“I have to say, I am a little surprised by the overall feeling in the responses that I should leave or file for a legal seperation.”

I’m not saying that. I just don’t want to hear you saying, “Divorce is not an option.” It is an option. And not just for you, either. If you become miserable and embittered by your relationship with your husband, you won’t be the only one who is unhappy. He’ll be unhappy, too, and he’ll eventually leave you.

I don’t want you to divorce your husband, but I do want you to stand up and fight for your marriage. Be respectful and loving to your husband and demand respect and love from him.

By the way, I have a book suggestion for both you and your husband. It’s called “Don’t Shoot the Dog” and it’s a book about using positive reinforcement on people and animals. I think you should read the book and then read it again with your husband.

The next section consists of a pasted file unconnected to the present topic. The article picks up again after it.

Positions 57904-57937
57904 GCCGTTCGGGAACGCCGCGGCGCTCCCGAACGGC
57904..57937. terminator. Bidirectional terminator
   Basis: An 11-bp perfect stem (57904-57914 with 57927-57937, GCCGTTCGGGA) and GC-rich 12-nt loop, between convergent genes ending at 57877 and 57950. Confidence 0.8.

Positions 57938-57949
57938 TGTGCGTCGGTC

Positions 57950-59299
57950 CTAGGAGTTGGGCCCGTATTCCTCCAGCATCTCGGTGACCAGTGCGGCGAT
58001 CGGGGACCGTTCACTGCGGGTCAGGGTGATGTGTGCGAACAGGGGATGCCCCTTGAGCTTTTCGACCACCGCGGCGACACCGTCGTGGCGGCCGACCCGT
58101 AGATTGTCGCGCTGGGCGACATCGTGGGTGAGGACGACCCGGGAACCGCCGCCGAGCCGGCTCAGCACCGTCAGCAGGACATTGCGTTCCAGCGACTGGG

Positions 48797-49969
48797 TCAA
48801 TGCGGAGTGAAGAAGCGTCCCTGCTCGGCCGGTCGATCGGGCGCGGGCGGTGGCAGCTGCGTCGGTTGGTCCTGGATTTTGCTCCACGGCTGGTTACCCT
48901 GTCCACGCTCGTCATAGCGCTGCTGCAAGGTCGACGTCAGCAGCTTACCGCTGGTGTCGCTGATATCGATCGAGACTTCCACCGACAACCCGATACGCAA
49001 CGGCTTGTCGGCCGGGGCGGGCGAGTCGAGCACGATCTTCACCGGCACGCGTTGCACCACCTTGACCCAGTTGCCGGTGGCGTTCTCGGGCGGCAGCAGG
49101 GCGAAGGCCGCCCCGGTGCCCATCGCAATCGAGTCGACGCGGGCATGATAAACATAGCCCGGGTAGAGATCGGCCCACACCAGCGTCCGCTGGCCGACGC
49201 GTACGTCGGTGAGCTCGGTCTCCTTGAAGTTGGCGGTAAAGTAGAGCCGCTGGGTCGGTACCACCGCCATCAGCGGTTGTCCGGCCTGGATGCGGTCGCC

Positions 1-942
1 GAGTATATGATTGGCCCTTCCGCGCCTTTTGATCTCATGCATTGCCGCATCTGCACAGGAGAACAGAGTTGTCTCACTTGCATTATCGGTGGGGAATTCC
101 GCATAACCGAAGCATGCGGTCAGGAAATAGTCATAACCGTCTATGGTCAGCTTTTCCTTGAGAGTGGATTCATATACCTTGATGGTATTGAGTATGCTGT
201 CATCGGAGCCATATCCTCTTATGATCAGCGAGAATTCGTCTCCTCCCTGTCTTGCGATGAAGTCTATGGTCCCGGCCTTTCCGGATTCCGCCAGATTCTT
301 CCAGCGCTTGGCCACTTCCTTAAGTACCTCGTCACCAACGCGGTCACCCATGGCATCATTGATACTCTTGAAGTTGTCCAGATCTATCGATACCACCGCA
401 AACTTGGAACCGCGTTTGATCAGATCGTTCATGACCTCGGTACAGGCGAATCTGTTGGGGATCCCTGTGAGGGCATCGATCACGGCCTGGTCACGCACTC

The author is a dolphin trainer and the book is about getting the best out people and animals through positive reinforcement. If you can get your husband to understand the concepts in the book, he’ll have a better conceptual framework for why he needs to stop being critical and he’ll learn to be a better husband and father. And you should use the same ideas on him, of course.


Clicker training a dog to sit is not the same as making a selfish and possibly narcissistic spouse recognize their part in the problems. What, she’s going to use a clicker and give her husband a cookie whenever he compliments her? Or at least doesn’t criticize her? I don’t know, I’m very skeptical of using behavior mod in any setting that involves human beings. Dogs, maybe. Dolphins, sure. But people? Uh-uh.